“At first, I was nervous about the overhead, and whether or not it was going to be too expensive for me to stay on the Boulevard, with our prices and the level of business that we’re doing,” said De Marco. After COVID-19 hit, Vincent Hair Artistry was closed for months due to restrictions on salons. He has built an outdoor space in his current location to accommodate clients, but it has nevertheless been a challenging year.

Then, De Marco’s luck changed last month.

After a chance encounter on Larchmont Boulevard with property owner David Adelipour, Vincent Hair Artistry now has a new home at 140 N. Larchmont Blvd., directly across the street from his current location.

“Working with David has been a total contrast to working with Christina Development,” admits De Marco. “He was willing to negotiate.”

The new salon is smaller than his current location, but the interior design will maximize the size and promote good lighting. De Marco has tapped Peter Vracko, known for his work on West Hollywood’s The Abbey, to design a “modern industrial” space complete with stylist stations that hang from the ceiling.

“It’s a better solution,” De Marco says of his new home. “I actually think we’re going to do much better there because it will be a more attractive venue for the general public.”

De Marco expects to welcome clients into the new space in January 2021.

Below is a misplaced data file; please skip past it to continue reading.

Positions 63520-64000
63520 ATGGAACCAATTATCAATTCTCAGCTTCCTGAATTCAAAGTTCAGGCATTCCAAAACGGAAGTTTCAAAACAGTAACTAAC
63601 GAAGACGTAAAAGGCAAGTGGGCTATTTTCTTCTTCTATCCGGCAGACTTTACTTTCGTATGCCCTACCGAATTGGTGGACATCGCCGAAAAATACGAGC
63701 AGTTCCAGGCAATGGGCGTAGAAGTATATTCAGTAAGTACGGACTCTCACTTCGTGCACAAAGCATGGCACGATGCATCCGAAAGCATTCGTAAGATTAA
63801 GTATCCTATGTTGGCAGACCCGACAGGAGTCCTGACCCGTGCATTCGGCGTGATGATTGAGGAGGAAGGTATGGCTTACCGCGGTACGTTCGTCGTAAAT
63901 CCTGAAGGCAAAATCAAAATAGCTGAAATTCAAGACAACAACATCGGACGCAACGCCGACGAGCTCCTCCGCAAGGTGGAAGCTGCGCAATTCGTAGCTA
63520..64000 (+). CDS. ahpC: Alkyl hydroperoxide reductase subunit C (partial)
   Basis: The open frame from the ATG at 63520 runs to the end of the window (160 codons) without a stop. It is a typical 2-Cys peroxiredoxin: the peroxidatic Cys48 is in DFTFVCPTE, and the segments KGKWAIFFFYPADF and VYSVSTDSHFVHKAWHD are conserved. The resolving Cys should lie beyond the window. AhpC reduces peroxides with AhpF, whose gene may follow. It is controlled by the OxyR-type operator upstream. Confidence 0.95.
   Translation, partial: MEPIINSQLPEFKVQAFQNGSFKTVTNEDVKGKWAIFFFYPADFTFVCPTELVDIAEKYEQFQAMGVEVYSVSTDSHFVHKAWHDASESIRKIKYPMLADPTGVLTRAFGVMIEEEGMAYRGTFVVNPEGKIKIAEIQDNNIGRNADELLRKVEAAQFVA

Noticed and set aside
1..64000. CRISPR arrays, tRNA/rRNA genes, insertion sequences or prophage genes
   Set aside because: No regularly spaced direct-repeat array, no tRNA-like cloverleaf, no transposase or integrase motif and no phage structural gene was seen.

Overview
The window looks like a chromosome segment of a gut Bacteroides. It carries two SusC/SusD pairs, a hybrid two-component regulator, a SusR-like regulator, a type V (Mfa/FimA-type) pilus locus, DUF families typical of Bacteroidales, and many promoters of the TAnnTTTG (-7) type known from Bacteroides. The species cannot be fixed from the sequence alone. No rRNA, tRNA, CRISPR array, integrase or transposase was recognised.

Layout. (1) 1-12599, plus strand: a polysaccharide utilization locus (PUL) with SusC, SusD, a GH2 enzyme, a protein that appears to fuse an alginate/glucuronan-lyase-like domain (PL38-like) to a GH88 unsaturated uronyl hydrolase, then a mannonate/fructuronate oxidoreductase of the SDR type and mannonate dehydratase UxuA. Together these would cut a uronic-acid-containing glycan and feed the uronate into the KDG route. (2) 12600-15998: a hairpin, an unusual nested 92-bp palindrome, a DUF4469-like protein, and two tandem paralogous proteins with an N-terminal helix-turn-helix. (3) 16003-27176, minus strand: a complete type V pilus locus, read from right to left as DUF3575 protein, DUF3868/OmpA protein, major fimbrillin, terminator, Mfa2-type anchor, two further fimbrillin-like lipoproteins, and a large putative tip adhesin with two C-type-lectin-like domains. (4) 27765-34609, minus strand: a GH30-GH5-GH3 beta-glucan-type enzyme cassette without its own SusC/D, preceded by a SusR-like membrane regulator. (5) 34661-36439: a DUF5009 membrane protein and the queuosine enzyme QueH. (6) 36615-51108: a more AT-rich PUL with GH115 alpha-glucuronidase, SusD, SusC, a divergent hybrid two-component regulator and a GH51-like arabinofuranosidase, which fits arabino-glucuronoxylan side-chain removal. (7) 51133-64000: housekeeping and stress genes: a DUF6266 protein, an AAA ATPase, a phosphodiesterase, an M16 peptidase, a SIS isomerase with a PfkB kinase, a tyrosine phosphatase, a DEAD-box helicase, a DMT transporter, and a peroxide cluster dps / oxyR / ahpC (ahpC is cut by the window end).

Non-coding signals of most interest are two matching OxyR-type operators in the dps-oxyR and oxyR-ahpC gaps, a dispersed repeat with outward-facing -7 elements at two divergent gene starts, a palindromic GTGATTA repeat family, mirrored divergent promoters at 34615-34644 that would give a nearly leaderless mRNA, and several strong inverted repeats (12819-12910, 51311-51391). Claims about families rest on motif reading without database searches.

Not another Rodeo Drive

“It’s a very difficult moment for everybody. There’s going to be major change coming,” said Dalia Moretti, owner of CH Boutique, a 16-year tenant of the Lipson Building.

Currently, Moretti does not have a plan for what comes next for her boutique, but she also worries for what will be forever lost on Larchmont.

“If you bring big chain stores here, Larchmont will lose all of its charm,” Moretti warns.

The longtime shop owner says that it’s sad to see such beloved places that are not going to be around anymore. And she is convinced that residents nearby don’t like it.

“People don’t want Rodeo Drive on Larchmont. Those stores are all exactly the same. Residents don’t want that here. The old money in this neighborhood likes to keep a low profile, and they like the European charm that unique boutiques bring to the block.

“It’s so sad to see what’s going on,” concludes Moretti.